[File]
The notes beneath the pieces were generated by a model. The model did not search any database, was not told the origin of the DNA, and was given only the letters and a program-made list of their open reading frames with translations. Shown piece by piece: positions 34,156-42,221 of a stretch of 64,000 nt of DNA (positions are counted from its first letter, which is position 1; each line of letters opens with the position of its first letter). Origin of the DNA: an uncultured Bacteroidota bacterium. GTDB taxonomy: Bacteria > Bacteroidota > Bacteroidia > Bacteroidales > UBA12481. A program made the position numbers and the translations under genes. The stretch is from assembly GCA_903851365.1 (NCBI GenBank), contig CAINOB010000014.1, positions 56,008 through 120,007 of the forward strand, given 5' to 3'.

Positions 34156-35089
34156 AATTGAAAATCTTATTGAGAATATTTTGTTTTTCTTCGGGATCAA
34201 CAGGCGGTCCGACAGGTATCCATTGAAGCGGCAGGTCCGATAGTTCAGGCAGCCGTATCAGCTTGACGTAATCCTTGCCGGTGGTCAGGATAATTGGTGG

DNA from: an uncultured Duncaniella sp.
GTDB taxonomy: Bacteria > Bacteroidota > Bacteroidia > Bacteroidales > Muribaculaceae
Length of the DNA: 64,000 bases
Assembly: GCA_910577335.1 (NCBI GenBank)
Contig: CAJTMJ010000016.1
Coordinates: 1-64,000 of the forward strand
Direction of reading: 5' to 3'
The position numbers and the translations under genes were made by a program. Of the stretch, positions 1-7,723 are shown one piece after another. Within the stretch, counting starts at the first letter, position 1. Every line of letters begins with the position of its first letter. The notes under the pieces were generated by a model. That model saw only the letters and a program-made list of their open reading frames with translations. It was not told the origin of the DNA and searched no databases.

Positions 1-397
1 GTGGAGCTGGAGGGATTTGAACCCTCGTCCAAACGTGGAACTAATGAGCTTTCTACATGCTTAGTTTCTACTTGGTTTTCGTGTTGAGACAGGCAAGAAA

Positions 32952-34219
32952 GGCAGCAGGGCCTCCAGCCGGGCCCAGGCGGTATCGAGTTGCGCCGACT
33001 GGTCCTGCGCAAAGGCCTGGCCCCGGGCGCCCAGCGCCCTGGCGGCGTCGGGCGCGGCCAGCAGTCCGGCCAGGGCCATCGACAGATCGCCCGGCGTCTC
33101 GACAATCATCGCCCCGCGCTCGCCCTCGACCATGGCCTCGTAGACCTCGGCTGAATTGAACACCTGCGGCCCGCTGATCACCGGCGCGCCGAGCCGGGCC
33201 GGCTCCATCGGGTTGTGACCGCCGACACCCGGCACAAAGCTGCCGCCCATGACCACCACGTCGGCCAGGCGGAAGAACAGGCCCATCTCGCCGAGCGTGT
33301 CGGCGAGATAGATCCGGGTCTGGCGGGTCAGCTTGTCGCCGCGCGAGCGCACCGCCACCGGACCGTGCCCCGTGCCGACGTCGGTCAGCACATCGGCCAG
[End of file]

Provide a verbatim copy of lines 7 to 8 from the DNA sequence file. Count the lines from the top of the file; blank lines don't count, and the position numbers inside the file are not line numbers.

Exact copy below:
Length of the DNA: 64,000 bases
Assembly: GCA_910577335.1 (NCBI GenBank)